Heartbreakingly enough, these same brave black women are affected by the lowest rates of survivability at each stage of the diagnosis process than women of any other race or demographic background who are experiencing triple-negative breast cancer battles.

Black women with triple-negative breast cancer are also far more likely to be diagnosed with later stages of the disease than other women, no matter the age group or geographic background. These additional layers of challenge create unfair disadvantages for black women, no matter how conscious of their health they choose to be.

We believe that overcoming this is not just a case of leveling the playing field when it comes to fair and accessible healthcare for everyone – no matter their racial identity. We also believe that educating and uplifting black women, as well as individuals of nonconformist gender identities of every racial background, is the key to ensuring triple-negative breast cancer diagnoses are not given the chance to ruin or claim any more lives than they already have.

The genetic rationale behind why black women are more susceptible to a life-altering triple-negative breast cancer diagnosis is still under review and research at medical institutions across the length and breadth of the country.

However, findings seem to indicate that triple-negative breast cancer diagnoses in black women are more likely to be at stage three, more likely to exceed five centimeters in diameter, and more likely to have spread to the lymph nodes.

Is breast cancer simply more aggressive in black women due to unique genetic factors behind their heritage? The truth is as yet unclear. Either way, it’s vital that women of every age, racial background and level of economic activity are given the chance to unite and discuss how best to equalize access to support and healing when they need it most.

What the Novel Approaches for New Alliances has set out to achieve

Emboldened by the success we have already achieved to bring health equity to Black women, we have create the NANA Project – New Alliance for Novel Approaches – on the belief that we can enhance, and even save, the lives of black women and gender nonconforming persons through compassion, intelligence, and a united voice.

Dr. B.K. Edmond addresses the first NANA Project Meeting in New Orleans
Dr. B.K. Edmond addresses the first NANA Project Meeting in New Orleans

If knowledge is power, then our role is to speed up the energy flow moving into discussions and debates surrounding triple-negative breast cancer diagnoses and treatments available to black women today.

When any medical condition begins to affect our lives, it becomes all too easy to assume that we are enduring such a crisis alone – yet that simply isn’t true. While your journey is your own, and ought to be honored as such, there are those who have faced down the demons you battle today – as well as those only now facing them for the first time who could benefit from your experience and gathered wisdom.

We are not here to overpower the autonomy of anyone facing up to a diagnosis of triple-negative breast cancer – and nor are we aiming to supersede any advice as given by qualified medical professionals.

Nonetheless, we cannot stand idly by while black women continue dying from triple-negative breast cancer diagnoses – especially when better-timed intervention and more robust knowledge on what support women are entitled to can help correct so many failings, in so many areas.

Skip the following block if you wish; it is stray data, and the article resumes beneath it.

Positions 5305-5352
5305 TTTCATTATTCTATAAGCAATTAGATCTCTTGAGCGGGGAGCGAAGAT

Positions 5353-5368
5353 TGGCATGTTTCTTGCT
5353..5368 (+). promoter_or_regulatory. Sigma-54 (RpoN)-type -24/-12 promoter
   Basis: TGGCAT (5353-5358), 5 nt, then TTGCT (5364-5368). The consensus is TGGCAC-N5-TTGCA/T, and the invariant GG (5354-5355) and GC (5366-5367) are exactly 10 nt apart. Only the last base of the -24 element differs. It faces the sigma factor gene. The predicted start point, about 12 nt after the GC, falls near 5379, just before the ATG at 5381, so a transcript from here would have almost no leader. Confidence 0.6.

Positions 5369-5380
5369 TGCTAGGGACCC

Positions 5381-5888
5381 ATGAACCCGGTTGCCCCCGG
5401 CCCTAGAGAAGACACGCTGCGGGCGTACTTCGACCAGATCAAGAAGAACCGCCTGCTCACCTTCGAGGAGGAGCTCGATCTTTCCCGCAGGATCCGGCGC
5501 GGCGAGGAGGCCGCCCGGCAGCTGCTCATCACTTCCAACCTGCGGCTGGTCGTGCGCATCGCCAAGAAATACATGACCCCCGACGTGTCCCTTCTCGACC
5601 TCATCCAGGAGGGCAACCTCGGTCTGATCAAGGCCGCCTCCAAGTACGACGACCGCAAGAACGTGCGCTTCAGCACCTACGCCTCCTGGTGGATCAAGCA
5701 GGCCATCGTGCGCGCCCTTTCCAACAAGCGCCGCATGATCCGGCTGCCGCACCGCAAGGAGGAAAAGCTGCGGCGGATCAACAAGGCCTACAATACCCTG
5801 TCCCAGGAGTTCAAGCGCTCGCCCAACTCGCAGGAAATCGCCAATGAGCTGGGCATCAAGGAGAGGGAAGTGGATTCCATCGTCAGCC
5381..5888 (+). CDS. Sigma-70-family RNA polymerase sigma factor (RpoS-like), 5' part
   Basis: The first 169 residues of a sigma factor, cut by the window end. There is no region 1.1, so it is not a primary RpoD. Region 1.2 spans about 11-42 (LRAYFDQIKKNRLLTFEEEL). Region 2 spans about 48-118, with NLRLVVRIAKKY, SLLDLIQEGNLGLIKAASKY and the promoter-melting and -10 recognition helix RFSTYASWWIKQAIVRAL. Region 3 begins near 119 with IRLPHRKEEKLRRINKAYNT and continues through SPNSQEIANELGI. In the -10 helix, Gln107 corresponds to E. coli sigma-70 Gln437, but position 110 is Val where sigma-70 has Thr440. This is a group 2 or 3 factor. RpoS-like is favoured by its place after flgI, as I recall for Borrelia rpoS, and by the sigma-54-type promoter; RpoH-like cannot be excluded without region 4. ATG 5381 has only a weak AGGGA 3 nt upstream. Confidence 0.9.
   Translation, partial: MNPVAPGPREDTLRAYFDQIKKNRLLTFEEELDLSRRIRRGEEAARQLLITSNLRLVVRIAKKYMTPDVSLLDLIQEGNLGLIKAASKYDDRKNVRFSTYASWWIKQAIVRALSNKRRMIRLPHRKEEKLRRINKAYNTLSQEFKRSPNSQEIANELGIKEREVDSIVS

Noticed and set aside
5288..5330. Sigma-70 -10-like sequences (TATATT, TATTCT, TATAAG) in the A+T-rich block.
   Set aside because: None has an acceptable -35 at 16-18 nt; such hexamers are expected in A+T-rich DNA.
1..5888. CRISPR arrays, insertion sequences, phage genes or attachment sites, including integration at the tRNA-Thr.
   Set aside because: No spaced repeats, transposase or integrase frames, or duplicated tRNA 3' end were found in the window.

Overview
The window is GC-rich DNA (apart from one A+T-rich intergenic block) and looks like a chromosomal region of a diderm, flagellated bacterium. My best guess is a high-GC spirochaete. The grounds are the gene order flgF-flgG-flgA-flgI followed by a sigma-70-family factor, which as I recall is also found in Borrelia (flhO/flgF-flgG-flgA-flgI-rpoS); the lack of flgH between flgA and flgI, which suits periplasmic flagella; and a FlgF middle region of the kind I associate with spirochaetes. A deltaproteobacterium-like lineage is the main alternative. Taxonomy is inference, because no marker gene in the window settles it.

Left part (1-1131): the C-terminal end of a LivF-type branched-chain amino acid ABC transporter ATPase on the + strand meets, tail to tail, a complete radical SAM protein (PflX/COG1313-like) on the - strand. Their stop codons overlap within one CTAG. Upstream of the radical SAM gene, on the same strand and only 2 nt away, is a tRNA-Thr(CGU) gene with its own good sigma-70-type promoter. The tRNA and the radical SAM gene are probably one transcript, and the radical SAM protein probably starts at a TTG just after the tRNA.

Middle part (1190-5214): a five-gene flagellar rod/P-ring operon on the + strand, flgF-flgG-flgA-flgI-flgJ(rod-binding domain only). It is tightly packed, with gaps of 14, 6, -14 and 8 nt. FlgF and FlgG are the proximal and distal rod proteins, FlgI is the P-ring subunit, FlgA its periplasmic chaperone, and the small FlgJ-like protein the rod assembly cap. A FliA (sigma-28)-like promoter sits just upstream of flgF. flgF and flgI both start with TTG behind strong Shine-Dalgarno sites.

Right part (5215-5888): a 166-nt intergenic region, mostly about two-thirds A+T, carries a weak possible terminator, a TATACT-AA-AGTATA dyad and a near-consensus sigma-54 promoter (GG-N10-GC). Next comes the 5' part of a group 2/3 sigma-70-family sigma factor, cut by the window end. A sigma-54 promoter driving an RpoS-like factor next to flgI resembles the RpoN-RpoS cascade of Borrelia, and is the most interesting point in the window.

Whether it’s extra information on what home checks or other means of detection are available for black women to take matters into their own hands, or strategies to not only survive a diagnosis of triple-negative breast cancer but enjoy a fulfilling and active life despite it, the NANA Project is on your side.

Spreading the word is only half the battle, but it’s one we actively encourage nonetheless. The more tweets, posts, and shows of support our project is able to achieve, the better the breadth and depth of outreach available to black women and individuals of unique gender identity who are scared and worried about triple-negative breast cancer diagnosis.

Our approach within the NANA Project has been consciously developed to take advantage of the benefits of an intersectional lens. What this means is that our community is built by, and for, women of every kind of background and cultural identity. Only by effectively pooling our knowledge, our compassion, and our resources can we truly affect the change that black women need to stop perishing unnecessarily from triple-negative breast cancer.

Joining hands with those of like mind

Overcoming the severe changes to life brought on by either a concern about triple-negative breast cancer or an outright diagnosis, is something far bigger than even the NANA Project.

It means joining hands with organizations and individuals with goals that align with our own – something we have taken pride in doing. After all, the more voices are unified in speaking on the struggles facing black women where triple-negative breast cancer is concerned, the more change can be effected – and the more research we can perhaps collectively inspire to take hold.

SisterLove has already introduced the NANA Project to the likes of Women With A Vision, the BK Edmond Project and Mausiki Scales of Common Ground Collective in July 2022. Our causes are united with the vision of enriching the education and support open to black women at any stage of their triple-negative breast cancer journey – even if that journey is just preventative measures and self-checking best practices.

Remember, whether you are simply anxious about your health, an active survivor battling triple-negative breast cancer today, a loved one of someone whom you have tragically lost to the disease or someone who has endured all of the above and beyond – we would love to unite your voice with our own.

Bringing together as many perspectives and sources of inspiration as possible is, we believe, central to collectively pushing back against the stunning numbers of black women, young and old, being lost to us on Earth to triple-negative breast cancer year on year.

Overcoming the road before us won’t be easy – yet in harmony, we stand a greater chance of changing the tide than we each ever could alone. Know that you have our love and support, no matter where in your journey you are – the NANA Project is here for you.